1,141,998 Hajj pilgrims have left Saudi Arabia so far, says Passport Department

Pilgrims are seen visiting a holy site in Madinah on Sunday.  Some 194,373 Hajj pilgrims were still in Madinah as of Sunday, awaiting their return flights to their home countries. (SPA)
Updated 10 September 2018
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1,141,998 Hajj pilgrims have left Saudi Arabia so far, says Passport Department

JEDDAH: The total number of Hajj pilgrims departing via land, air and sea ports of the Kingdom has reached 1,141,998, according to the statistics issued by the Directorate General of Passports (Jawazat).

The directorate said the number of pilgrims leaving by air was 1,042,305, by land 83,339 and by sea 15,954.

The number of pilgrims who arrived in Madinah reached 553,151, while the total number remaining in Madinah is 194,373, authorities said.

Meanwhile, pilgrims who were part of the Guests of King Salman for Hajj and Umrah program has thanked the Saudi authorities for the welcome they received, and shared stories of the heartbreaking suffering and loss they have endured over the years at home.

King Salman praised the efficient organization of the Hajj, which allowed the pilgrims “to perform their duties with ease, security and reassurance in a serene environment.” The king and the crown prince also thanked Interior Minister Prince Abdul Aziz bin Saud bin Naif, head of Supreme Hajj Committee, for ensuring the successful implementation of Hajj plans.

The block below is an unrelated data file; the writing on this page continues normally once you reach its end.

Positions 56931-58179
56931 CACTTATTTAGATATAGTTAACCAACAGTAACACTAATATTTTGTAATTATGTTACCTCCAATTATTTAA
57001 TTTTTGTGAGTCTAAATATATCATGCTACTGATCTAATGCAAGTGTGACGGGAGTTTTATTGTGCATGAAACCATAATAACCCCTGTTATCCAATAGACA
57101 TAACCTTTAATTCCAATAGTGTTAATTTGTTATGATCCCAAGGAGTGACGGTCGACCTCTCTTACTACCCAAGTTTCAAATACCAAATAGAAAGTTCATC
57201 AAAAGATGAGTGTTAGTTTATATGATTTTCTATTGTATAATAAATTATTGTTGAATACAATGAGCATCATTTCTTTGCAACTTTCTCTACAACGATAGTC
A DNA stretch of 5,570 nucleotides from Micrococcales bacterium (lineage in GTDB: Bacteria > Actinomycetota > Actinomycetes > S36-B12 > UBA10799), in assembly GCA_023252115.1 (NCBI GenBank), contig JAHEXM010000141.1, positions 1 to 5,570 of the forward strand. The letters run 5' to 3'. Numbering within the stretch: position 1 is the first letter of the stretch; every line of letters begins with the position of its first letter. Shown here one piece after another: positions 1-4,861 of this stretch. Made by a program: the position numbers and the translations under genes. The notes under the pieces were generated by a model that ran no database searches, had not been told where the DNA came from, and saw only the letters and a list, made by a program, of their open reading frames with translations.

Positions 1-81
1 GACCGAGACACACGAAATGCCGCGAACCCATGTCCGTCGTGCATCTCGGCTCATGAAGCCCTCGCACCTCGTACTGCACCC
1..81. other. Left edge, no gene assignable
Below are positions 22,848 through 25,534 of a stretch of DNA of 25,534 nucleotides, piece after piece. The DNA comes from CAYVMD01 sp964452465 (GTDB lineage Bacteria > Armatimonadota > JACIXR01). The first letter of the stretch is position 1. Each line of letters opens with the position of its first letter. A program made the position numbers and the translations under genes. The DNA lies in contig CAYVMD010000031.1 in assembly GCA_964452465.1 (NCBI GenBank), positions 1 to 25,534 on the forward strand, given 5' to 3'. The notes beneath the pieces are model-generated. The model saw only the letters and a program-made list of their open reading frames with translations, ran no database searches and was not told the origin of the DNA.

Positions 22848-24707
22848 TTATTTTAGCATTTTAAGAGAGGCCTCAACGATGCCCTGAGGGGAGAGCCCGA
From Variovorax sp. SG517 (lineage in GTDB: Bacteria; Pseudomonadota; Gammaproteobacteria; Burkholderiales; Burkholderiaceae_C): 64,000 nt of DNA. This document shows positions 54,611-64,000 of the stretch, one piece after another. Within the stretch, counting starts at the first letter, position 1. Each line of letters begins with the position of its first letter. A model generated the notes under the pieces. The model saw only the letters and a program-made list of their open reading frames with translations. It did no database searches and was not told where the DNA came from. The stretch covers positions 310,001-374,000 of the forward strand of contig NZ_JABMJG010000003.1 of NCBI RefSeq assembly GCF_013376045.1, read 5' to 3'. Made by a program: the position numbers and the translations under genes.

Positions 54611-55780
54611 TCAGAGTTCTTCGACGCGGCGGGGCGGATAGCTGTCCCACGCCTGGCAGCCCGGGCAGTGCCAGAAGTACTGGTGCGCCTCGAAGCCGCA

Coalition spokesman confirms commitment to finding political solution to Yemen crisis

Updated 20 November 2018
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Coalition spokesman confirms commitment to finding political solution to Yemen crisis

  • Al-Maliki said the UN envoy to Yemen Martin Griffiths had praised the coalition’s desire to reach an agreement in the conflict
  • Al-Maliki said the Iranian-backed militia continues to commit violations and ignore international law

RIYADH: The Saudi-led coalition backing the legitimate government in Yemen against Iranian-backed Houthi rebels is committed to reaching a political solution to the conflict, its spokesman confirmed on Monday.

Col. Turki Al-Maliki said the UN envoy to Yemen Martin Griffiths, in an address to the Security Council, had praised the coalition’s desire to reach an agreement in the conflict.

Al-Maliki explained that a meeting had been held by Yemen’s national economic committee, which included representatives from Saudi Arabia, the UAE, the UK and the US.

During the meeting, several measures were taken to improve the Yemeni economy, Al-Maliki said. He also added that the coalition had facilitated a humanitarian plan for Yemen worth more than $1 billion with contributions from Saudi Arabia, the UAE and Kuwait.

Regarding Houthi actions in Yemen, Al-Maliki said the Iranian-backed militia continues to commit violations and ignore international law.

He said the Houthis had planted mines at a school as well as other areas in and around Hodeidah, and destroyed a mosque in the port city.

Al-Maliki also provided evidence that the Houthis replaced contents of World Food Program packages with TNT explosives.

He added that 200 mines planted by the Houthis had been deactivated in the province of Hajjah, reiterating that the group is still using civilians as human shields and recruiting them to join their ranks.